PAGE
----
One visa line and $30 later I found myself in a mass of people wedged between ropes that made switchback lines to only 8 immigration officers. As far as I could tell, I was the only one crying. And not just crying, but sobbing those kind of uncontrollable tears that ramp up the moment you even think of stopping them. A man behind me pushed me any time there was more than 3 inches between me and the next person in line. Eventually he pressed his way alongside me and passed me, and I was too consumed in my own misery to even care. Three young children in front of me weaved their way through legs like a maze. At one point they started fighting, and when the youngest burst into tears I was selfishly grateful to have like-minded company, and I thought, "I get it."
All the while I kept thinking about my students in India and about how much time we'd spent talking about emotion, reactions, suffering, non-attachment, and ego. Now here I was less than one day out of India with all of these things in my face. I'd designed entire lectures and discussions around how we bring the lessons of practice and retreat back to our everyday lives, and here I was failing. This, of course, made me cry more.
This is also something unique to human emotion. Not only can we experience something like sadness or anger, but we can also then have an emotion about experiencing that emotion. It's that same layer of mental judgment that seeks to label a reaction as good or bad and commends or admonishes ourselves for responding a certain way. We get mad at ourselves for being angry, we feel proud of being happy, we reject our sadness, etc. It's this level of emotion projected onto emotion that is ego and attachment, much more so than the emotion or reaction itself.
In any discussion of attachment it's inevitable that the idea comes up of some kind of cold, removed experience of life as the only alternative. But the concept of non-attachment is not that we don't experience emotion; it's that we don't cling to or have an aversion to our emotions. Instead we recognize that they are the human experience, and we simply let them happen.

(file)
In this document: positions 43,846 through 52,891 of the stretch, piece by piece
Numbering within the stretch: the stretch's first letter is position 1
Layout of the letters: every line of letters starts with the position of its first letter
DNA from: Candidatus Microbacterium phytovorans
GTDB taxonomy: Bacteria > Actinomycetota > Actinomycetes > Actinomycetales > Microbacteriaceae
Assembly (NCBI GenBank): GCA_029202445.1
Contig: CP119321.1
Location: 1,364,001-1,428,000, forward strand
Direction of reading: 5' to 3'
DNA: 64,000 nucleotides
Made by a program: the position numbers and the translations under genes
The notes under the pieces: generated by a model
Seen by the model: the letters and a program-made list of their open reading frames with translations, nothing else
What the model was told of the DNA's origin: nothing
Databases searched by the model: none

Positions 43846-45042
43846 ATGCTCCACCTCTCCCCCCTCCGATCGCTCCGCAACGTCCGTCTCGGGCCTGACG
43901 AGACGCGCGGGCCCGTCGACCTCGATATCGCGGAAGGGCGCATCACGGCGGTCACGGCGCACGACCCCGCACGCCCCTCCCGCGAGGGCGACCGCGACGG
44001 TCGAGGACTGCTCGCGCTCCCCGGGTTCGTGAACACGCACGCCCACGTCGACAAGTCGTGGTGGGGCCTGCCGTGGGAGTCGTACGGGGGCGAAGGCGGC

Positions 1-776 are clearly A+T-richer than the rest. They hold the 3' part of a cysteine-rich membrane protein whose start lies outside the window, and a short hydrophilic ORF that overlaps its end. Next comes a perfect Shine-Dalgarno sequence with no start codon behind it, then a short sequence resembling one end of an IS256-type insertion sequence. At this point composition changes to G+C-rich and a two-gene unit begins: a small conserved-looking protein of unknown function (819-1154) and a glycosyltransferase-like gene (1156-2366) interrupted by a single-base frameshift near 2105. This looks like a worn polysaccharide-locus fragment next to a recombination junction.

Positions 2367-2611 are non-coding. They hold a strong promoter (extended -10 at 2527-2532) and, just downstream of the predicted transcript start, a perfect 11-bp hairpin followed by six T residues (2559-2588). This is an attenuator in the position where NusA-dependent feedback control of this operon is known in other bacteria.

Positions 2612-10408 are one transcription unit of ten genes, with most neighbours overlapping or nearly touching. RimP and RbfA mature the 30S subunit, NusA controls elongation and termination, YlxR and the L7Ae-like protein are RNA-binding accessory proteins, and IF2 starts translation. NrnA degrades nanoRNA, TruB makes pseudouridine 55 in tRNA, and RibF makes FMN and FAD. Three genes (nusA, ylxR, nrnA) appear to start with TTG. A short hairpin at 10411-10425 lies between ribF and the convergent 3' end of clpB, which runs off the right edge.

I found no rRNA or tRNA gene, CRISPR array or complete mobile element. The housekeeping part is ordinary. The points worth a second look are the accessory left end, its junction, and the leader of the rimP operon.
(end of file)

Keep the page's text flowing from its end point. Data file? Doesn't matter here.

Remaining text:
It sounds so simple. When you're happy, be happy. When you're sad, be sad. But how often do we either seek to hold onto an emotion or rid ourselves of one? That seeking, in which we grasp or reject what is, is attachment.
As the mass of people continued to shuffle forward toward the passport officers, I continued to cry. But I realized that I didn't need to be more upset about the crying itself. I didn't need to protect my ego from the odd looks, and I didn't need to do anything other than just be sad. Because it's temporary. And because sometimes when you haven't slept, and you just spent the equivalent of three day's budget in India on a visa to enter Turkey for an hour, and you're alone... there's nothing to do but cry. But to cry knowing it's neither good nor bad and that it will pass.
It, of course, did. If you ever go to Turkey, know that the light at the end of the immigration control tunnel requires liberal use of your elbows and a whole lot of pushing. At baggage claim it took the help of three more airport employees to find my bag, and thankfully the passport security to leave Turkey thirty minutes later was free of any lines. I even managed to get a tear-free coffee on my way to my last flight.
Today with my shoulders still in my ears I took a walk, hoping that if I kept moving my body eventually my mind would follow. That if I neither grasped the stress-filled thoughts nor tried to get rid of them, they would eventually pass. It would make for a really tidy ending to say that my mind is completely clear now, but it would also be a lie. My shoulders are a little lower, and my thoughts? They have a bit more space and a bit less attachment. Practice today, and perhaps a bit more contentment tomorrow.